Cost Justification for a Tank Gauging Project


Preface:

Over the relatively short (5 year) life span of the MTG “Multi-function Tank Gauge” technology our customers have given us some tremendous feedback. The feedback shows cost justification for the MTG through safety, environmental, operational, and direct economic benefits.

Case 1:


A customer is warned by a high-pressure alarm from the sensor in the vapor space while filling a tank. They physically went to the tank and found that the pressure relief vents were frozen closed due to ice on the tank.

Structural damage to the tank and a spill would have resulted if they hadn’t received the vapor pressure alarm. Cost of structural repair to the tank and environmental cleanup can only be estimated. The risk model of a stuck vent occurring has not been calculated. However, in all probability a secondary high-level alarm would not have prevented this occurrence.

NOTE: In examining the historical event log from this occurrence, both the Vapor pressure and P5 sensor showed over pressure. A benefit of the MTG is multiple sensors providing multiple independent alarms.

Case 2:


A crude oil settling facility is reportedly shipping a high amount of entrained water to customers. The only way for them to physically monitor the amount of water was to let it settle for 14 days and then hand line the tank with water paste to determine if the water was above the pull out line.

MTG was put in under test. The MTG provided a real time view of the tank (level, multi-point temperatures, density strata, free water and entrained water) to watch the water settle out. It showed that the tank settled in roughly 8 days instead of the 14 days operations used, thus increasing tank asset utilization.

In addition to the free water, it also indicated a significant percentage of entrained water still above the pull out line that was being missed by hand line sampling in the gauge well. It showed operations that they could remove free water as the tank was settling, thus, eliminating most free water and bringing down most of the entrained water below the pull out line.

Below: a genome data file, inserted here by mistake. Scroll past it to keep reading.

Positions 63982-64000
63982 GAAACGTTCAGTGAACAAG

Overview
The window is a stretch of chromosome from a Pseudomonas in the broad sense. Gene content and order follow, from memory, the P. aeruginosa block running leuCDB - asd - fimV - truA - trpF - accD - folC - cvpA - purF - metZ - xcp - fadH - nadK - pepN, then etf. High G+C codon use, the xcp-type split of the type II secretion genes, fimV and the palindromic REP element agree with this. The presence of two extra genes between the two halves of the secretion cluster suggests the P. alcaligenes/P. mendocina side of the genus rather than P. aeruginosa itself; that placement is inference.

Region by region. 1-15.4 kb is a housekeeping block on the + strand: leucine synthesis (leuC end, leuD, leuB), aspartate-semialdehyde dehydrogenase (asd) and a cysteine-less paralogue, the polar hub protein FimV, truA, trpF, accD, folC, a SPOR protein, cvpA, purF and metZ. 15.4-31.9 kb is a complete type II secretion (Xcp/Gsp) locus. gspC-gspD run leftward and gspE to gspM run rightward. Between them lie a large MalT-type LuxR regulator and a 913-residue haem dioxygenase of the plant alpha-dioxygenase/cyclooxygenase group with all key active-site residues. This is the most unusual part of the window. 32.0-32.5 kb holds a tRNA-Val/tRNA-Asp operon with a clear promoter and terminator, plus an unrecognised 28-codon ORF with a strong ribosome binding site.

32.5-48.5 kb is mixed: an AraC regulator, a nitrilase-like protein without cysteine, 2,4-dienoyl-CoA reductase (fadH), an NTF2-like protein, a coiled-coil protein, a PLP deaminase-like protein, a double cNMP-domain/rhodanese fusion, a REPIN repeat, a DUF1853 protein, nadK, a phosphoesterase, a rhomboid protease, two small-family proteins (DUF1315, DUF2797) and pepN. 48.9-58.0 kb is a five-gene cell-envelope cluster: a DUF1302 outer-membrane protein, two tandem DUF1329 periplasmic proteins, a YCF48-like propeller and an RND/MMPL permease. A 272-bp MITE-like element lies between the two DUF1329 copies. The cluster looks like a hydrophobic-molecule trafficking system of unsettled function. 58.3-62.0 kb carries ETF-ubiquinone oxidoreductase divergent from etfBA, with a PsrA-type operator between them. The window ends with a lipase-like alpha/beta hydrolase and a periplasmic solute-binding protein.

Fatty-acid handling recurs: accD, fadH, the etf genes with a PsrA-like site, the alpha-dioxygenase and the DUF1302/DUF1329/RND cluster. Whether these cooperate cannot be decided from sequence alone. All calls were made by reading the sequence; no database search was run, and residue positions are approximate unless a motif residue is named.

Bottom line; improved product quality, reduced production royalties paid, reduced transportation cost, and increased asset utilization. The customer stated that the gauge and trial system cost was paid back in two weeks, i.e., first shipment from the trial tank.

Case 3:

In refinery crude tanks, if a slug of water gets into a CAT Cracker it causes major internal damage. An explosion caused a major interruption in production at the facility for over three months. Could this problem have been more easily foreseen with the use of the MTG? Total cost of downtime, lost product revenue, cleanup, and repair? Risk of occurrence?

Case 4:

A refinery with a Crude Oil charge capacity of 100,000 b/d, multiply 100,000 b/d throughput by 0.5% entrained water content in crude oil purchased, it comes to 1,000 b/d. If we multiply the 500 b/d of water by a price of $49.00 per barrel paid for water (crude oil price) it equals $24,500 per day.

If multiplied by 300 operating days, the annual water cost at 0.5% = $7,350,000 per year, enough savings to pay for a tank gauging project and then some.